1. Define content objectives:
Start by identifying the overarching content objectives aligned with your business goals. For example, if a business goal is to increase brand awareness, a corresponding content objective could be to enhance online visibility, or if the business goal is to generate leads, then the related content objective could be to drive downloads of lead magnet content like ebooks or whitepapers. You can even have multiple content objectives for different business objectives.
2. Set key results
Under each content objective, establish key results that are specific, measurable, and time-bound. These could include metrics like website traffic, time spent on the website, downloads, or lead generation from content. Remember to add KPIs for each of these key results; for example, increase website traffic by 20% from the previous quarter.
3. Create specific initiatives for each key result
Break down the key results into actionable content initiatives. For instance, continuing from our previous example, for the key result to increase website traffic, content initiatives could involve doing keyword research to identify relevant keywords with enough volume, developing an editorial calendar including blogs, infographics, and videos, and elaborating on-page SEO, off-page SEO, and technical SEO and designing the content distribution strategy.
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4. Assign responsibilities
Clearly assign responsibilities for each content initiative to team members or departments. Ensure that everyone is aligned with the key results, agrees with the strategy, and understands their role in contributing to the key results.
5. Regular check-ups and iterations
Design a schedule for regular check-ins. Check-ins and reviews within the OKR framework involve reviewing progress toward your objectives and key results. Often, weekly or fortnightly check-ins are scheduled to ensure everyone is on track to achieving them. In content planning, this translates to consistently assessing whether your content aligns with your defined content objectives and whether it’s contributing to achieving them.
Content performance evaluation
To make these check-ins effective, it’s essential to go back to the metrics and KPIs you set up. Analyze how your content is performing against these metrics. Are you meeting your key results? Are there areas where you’re falling short? Identify what’s working and what needs improvement.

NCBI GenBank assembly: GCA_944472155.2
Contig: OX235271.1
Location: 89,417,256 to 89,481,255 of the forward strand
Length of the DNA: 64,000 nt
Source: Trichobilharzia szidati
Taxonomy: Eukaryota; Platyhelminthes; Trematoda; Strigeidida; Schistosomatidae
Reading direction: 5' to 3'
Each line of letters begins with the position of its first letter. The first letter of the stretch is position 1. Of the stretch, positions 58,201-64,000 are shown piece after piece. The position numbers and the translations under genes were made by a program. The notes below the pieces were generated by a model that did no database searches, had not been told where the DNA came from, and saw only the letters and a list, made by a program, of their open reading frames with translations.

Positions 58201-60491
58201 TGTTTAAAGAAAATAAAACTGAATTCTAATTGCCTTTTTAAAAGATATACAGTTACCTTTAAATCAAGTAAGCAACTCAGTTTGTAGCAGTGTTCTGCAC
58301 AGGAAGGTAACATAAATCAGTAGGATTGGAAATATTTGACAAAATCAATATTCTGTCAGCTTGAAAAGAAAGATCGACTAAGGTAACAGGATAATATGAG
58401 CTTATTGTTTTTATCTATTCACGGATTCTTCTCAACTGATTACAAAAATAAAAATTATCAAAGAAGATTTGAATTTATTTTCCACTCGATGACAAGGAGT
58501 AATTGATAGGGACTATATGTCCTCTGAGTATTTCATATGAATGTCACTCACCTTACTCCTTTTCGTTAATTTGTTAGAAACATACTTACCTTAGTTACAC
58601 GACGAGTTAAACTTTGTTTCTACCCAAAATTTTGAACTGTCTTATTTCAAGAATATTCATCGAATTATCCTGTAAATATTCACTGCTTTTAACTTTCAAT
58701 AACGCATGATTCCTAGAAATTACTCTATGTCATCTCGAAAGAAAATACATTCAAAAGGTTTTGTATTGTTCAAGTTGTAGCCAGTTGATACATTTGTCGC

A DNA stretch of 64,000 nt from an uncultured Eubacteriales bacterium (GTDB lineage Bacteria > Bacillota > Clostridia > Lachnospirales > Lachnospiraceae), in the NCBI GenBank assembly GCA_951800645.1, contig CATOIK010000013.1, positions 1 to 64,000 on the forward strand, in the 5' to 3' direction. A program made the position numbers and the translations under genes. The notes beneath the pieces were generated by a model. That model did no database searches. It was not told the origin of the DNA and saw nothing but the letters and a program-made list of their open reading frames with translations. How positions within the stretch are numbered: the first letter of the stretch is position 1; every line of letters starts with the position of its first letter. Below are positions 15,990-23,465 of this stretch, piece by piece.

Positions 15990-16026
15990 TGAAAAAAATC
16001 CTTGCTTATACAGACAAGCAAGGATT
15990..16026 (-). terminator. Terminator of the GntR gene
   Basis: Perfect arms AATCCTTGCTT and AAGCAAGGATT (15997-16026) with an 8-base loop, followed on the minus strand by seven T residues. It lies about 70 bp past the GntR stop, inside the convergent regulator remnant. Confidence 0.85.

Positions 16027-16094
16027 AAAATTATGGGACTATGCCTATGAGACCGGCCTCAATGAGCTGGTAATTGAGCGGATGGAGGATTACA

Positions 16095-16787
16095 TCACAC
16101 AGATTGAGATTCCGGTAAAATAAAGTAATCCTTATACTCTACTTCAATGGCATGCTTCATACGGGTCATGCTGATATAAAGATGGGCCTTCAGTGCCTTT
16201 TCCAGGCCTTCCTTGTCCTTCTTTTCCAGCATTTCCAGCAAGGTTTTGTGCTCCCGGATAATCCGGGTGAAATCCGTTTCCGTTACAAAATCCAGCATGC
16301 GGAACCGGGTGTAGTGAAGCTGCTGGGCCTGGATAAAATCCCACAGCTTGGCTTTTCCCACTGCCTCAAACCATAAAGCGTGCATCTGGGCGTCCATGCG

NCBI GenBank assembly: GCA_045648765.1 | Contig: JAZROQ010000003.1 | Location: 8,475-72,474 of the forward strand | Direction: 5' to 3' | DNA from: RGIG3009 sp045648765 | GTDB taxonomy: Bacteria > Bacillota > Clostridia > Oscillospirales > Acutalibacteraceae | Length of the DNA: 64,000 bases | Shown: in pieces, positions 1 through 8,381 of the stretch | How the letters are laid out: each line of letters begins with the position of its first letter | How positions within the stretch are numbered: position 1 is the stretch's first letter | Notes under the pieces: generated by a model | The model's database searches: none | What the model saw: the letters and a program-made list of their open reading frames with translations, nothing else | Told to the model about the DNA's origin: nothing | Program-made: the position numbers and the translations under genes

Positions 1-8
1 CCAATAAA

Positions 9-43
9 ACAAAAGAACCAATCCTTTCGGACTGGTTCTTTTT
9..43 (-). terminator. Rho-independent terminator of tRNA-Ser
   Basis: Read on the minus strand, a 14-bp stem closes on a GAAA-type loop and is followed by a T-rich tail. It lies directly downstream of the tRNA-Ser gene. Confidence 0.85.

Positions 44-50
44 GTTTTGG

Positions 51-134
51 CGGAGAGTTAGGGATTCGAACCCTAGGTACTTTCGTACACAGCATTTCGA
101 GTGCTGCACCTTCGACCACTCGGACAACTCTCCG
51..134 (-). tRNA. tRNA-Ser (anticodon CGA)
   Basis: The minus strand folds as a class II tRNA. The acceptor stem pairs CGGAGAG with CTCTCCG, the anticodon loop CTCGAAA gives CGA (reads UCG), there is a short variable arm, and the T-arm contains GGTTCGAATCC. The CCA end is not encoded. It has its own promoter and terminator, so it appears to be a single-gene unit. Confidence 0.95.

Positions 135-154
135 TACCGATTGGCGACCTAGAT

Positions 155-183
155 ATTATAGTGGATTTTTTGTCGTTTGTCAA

Content review meetings
Drawing from the OKR concept of regular meetings to discuss progress, your content team can conduct structured content review meetings. These meetings can encompass a range of topics, including content performance, audience engagement, and alignment with business goals.
Performance metrics: Dive deep into the data. Analyze metrics such as website traffic, conversion rates, social media engagement, and email click-through rates. Are these metrics meeting your key results? If not, what adjustments can you make?
Audience feedback: Listen to your audience. Are they engaging with your content? Are there comments, questions, or feedback that can inform your content strategy? Incorporating audience insights can lead to more relevant and impactful content.
Competitor analysis: Benchmark your content against competitors. What are they doing well? Are there content gaps you can fill? Analyzing your competition can help you refine your content strategy.
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6. Retrospectives and scoring
Another important component of the OKR framework is to score your achievements and openly evaluate what went wrong, what went right, and what could be improved at the end of each quarter. This will ensure your content calendar stays dynamic and is adapted according to performance.
Performance on each objective is scored from 0—10. Anything 7—10 is considered a green (Achieved), 4—7 an orange (partially achieved), and 1—3 a red (failed). This scoring aims to self-evaluate your and your team’s performance, analyze what went wrong and what went right, celebrate successes, and understand what can be improved. Every team and team member has a lot to gain by adopting this culture of non-punitive evaluation.